by Anne Tyler
Barnaby Gaitlin, the troubled protagonist of this moving novel, has just turned 30. He has an ex-wife who disdains him, a 9-year-old daughter he rarely sees and a menial job at a company called Rent-a-Back, doing chores for elderly people too infirm to do the work themselves. It isn’t exactly where he meant to end up. “So many things, it seemed, my body went ahead and did without me,” he says.
The son of a prominent Baltimore family, Barnaby continually replays the moment when, as a teenager, he was caught breaking and entering his neighbors’ homes. Nothing has gone quite right since. Still he cares deeply about the people he encounters and lives by a strict moral code.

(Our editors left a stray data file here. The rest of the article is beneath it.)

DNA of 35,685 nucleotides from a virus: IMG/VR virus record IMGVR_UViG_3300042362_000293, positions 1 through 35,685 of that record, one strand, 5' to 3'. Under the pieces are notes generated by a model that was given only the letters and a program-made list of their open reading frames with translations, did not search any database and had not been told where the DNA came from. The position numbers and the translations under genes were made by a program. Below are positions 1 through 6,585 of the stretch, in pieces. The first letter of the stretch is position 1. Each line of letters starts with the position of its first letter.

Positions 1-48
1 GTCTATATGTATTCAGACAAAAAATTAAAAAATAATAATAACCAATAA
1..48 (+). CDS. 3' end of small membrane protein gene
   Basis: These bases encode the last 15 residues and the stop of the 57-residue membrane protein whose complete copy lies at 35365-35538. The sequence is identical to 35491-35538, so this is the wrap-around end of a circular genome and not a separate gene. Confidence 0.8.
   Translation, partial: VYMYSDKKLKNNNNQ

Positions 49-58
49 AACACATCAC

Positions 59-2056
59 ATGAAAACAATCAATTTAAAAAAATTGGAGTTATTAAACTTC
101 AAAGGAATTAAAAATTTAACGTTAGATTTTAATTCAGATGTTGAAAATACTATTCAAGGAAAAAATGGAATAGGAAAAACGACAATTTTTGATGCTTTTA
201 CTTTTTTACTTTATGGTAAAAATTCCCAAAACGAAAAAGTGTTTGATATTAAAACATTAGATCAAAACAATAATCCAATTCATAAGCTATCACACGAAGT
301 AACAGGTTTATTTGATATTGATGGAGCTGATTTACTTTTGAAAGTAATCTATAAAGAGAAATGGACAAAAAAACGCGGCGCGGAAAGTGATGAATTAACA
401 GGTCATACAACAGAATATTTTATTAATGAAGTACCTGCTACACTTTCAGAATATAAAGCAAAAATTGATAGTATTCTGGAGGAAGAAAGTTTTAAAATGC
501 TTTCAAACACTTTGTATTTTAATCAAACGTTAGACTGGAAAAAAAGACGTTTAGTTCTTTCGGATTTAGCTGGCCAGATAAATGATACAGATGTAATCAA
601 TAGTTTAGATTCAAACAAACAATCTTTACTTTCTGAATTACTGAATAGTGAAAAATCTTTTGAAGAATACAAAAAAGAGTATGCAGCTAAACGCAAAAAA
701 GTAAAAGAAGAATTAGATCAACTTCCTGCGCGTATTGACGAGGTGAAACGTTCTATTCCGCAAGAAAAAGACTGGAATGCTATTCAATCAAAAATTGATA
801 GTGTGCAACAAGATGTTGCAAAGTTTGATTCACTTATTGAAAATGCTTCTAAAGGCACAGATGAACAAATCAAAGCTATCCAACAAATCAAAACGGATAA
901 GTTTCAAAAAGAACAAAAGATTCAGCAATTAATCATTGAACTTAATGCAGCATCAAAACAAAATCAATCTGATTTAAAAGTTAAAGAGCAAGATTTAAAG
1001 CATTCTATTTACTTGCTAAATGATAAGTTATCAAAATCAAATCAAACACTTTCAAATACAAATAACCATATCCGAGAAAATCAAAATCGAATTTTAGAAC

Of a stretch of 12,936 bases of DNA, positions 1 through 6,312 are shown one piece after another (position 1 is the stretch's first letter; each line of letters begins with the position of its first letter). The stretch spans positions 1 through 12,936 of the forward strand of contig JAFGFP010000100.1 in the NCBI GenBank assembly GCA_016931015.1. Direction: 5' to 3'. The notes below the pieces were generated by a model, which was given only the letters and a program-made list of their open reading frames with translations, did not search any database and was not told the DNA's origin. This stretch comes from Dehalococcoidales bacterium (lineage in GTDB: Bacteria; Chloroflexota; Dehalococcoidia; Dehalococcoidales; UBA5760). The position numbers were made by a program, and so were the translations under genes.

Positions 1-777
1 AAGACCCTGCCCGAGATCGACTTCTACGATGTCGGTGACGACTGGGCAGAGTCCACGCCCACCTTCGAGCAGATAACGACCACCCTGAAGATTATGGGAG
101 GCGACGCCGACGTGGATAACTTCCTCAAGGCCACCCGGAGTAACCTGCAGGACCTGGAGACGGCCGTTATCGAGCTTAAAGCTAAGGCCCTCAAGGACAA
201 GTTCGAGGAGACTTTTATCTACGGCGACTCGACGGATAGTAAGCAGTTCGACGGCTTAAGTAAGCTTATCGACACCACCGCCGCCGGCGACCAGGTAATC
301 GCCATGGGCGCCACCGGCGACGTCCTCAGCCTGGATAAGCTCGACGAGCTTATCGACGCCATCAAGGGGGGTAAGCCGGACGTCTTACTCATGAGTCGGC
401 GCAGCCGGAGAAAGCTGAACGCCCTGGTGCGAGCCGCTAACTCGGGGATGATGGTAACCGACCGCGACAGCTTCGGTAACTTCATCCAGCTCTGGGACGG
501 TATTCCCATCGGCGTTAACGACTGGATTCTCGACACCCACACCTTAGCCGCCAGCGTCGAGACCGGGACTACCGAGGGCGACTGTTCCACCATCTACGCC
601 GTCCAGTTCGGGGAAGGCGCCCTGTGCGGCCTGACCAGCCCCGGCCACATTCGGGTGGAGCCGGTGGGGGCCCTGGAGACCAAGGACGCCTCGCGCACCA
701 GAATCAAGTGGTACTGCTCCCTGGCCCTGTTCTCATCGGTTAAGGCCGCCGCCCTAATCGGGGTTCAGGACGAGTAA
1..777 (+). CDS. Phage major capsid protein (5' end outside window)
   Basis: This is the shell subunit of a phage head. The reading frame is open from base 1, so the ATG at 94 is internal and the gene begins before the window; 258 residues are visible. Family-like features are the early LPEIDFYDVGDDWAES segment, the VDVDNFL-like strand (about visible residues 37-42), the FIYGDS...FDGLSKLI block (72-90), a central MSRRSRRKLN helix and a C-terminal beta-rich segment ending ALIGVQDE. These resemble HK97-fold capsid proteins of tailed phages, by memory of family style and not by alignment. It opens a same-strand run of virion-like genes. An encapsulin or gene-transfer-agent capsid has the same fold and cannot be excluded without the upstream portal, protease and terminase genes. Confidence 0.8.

It is Tyler’s great talent to involve us thoroughly with her characters. With a keen eye for detail and the sense of humanity that she displayed in her 1985 novel The Accidental Tourist, Tyler brilliantly portrays their foibles, their disappointments and their hopes. Barnaby Gaitlin is one of her most sympathetic creations. There are no cataclysmic events here, just the search for love and meaning—in other words, real life. At the conclusion of this sad but ultimately hopeful book, Tyler holds out the promise that anyone is capable of change and even redemption. (Knopf, $24)
Bottom Line: Typically tender Tyler outing with her Baltimore eccentrics